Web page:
Exact Combinatorial Inference for Brain Images

07/08/2018
by   Moo K. Chung, et al.
University of Wisconsin-Madison
0

The permutation test is known as the exact test procedure in statistics. However, often it is not exact in practice and only an approximate method since only a small fraction of every possible permutation is generated. Even for a small sample size, it often requires to generate tens of thousands permutations, which can be a serious computational bottleneck. In this paper, we propose a novel combinatorial inference procedure that enumerates all possible permutations combinatorially without any resampling. The proposed method is validated against the standard permutation test in simulation studies with the ground truth. The method is further applied in twin DTI study in determining the genetic contribution of the minimum spanning tree of the structural brain connectivity.

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1 Introduction

The permutation test is perhaps the most widely used nonparametric test procedure in sciences [1, 7, 10]

. It is known as the exact test in statistics since the distribution of the test statistic under the null hypothesis can be exactly computed if we can calculate all possible values of the test statistic under every possible permutation. Unfortunately, generating every possible permutation for whole images is still extremely time consuming even for modest sample size.

When the total number of permutations are too large, various resampling techniques have been proposed to speed up the computation in the past. In the resampling methods, only a small fraction of possible permutations are generated and the statistical significance is computed approximately. This approximate permutation test is the most widely used version of the permutation test. In most of brain imaging studies, 5000-1000000 permutations are often used, which puts the total number of generated permutations usually less than 1% of all possible permutations. In [7], for instance, 1 million permutations out of possible permutations (0.07%) were generated using a super computer.

In this paper, we propose a novel combinatorial inference procedure that enumerates all possible permutations combinatorially and simply avoids resampling that is slow and approximate. Unlike the permutation test that takes few hours to few days in a desktop, our exact procedure takes few seconds. Recently combinatorial approaches for statistical inference are emerging as an powerful alternative to existing statistical methods [5, 1]. Neykov et al. proposed a combinatorial technique for graphical models. However, their approach still relies on bootstrapping, which is another resampling technique and still approximate [5]. Chung et al. proposed another combinatorial approach for brain networks but their method is limited to integer-valued graph features [1]. Our main contributions of this paper are as follows.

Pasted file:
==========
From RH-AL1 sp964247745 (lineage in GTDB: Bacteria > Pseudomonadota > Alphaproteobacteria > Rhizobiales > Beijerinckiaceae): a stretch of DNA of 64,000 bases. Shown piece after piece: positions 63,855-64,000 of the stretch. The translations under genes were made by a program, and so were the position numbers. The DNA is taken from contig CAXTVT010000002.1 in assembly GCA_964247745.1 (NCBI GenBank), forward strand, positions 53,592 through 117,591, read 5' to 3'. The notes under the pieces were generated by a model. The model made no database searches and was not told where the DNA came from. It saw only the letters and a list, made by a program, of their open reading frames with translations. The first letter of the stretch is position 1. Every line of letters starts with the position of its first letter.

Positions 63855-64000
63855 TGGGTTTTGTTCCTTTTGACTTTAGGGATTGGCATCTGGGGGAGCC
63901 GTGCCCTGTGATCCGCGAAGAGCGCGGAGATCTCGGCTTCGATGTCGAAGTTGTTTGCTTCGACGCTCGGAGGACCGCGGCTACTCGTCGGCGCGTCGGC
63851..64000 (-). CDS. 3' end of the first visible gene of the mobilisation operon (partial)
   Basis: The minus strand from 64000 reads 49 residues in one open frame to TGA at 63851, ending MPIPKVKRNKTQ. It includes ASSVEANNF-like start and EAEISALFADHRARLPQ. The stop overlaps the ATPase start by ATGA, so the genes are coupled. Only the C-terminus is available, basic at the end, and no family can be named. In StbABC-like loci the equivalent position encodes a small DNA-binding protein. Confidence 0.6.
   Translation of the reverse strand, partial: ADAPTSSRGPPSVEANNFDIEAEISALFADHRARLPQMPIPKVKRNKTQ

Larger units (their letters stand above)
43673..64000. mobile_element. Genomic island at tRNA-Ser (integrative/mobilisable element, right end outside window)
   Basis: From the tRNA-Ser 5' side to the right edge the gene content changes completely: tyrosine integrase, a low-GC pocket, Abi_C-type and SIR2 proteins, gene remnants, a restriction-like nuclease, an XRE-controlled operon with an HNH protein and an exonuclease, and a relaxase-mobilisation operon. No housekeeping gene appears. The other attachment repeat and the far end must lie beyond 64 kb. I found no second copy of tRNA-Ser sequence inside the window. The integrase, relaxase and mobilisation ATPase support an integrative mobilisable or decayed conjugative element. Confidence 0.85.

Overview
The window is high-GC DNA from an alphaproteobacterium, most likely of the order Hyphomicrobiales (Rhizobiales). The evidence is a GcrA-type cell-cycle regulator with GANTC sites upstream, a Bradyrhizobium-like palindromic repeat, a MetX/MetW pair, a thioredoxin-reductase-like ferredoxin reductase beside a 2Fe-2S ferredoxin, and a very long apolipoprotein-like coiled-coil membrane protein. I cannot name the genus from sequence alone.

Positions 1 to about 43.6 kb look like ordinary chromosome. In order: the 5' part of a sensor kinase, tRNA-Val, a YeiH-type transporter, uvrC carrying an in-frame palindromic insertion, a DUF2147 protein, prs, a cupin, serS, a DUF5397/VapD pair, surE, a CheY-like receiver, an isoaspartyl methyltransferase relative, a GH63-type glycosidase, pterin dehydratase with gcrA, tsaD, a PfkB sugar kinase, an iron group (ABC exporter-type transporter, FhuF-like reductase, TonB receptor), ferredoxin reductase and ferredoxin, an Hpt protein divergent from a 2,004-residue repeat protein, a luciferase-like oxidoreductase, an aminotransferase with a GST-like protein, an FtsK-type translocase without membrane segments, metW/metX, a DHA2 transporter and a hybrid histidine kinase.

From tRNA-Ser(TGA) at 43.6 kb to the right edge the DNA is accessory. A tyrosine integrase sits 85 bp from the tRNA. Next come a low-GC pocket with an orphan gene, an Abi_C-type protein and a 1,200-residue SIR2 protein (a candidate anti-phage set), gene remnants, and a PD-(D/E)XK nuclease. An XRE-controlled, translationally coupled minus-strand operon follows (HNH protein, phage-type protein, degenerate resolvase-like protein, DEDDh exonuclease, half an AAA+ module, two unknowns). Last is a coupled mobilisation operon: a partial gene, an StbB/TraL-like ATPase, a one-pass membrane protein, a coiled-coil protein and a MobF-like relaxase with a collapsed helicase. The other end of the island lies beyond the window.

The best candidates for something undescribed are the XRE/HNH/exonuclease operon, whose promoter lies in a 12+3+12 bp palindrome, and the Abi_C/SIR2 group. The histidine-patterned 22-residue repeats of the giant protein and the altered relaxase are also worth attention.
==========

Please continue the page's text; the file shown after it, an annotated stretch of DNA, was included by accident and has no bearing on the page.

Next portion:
Figure 1: Monotone sequence is mapped to integers between 1 and without any gap via .

1) A new combinational approach for the permutation test that does not require resampling. While the permutation tests require exponential run time and approximate [1], our combinatorial approach requires run time and exact. 2) Showing that the proposed method is a more sensitive and powerful alternative to the existing permutation test through extensive simulation studies. 3) A new formulation for testing the brain network differences by using the minimum spanning tree differences. The proposed framework is applied to a twin DTI study in determining the heritability of the structural brain network.

2 Exact combinatorial inference

The method in this paper extends our previous exact topological inference [1], which is limited to integer-valued monotone functions from graphs. Through Theorem 2.1, we extend the method to any arbitrary monotone function.

Definition 1

For any sets and satisfying , function is strictly monotone if it satisfies . denotes the strict subset relation.

Theorem 2.1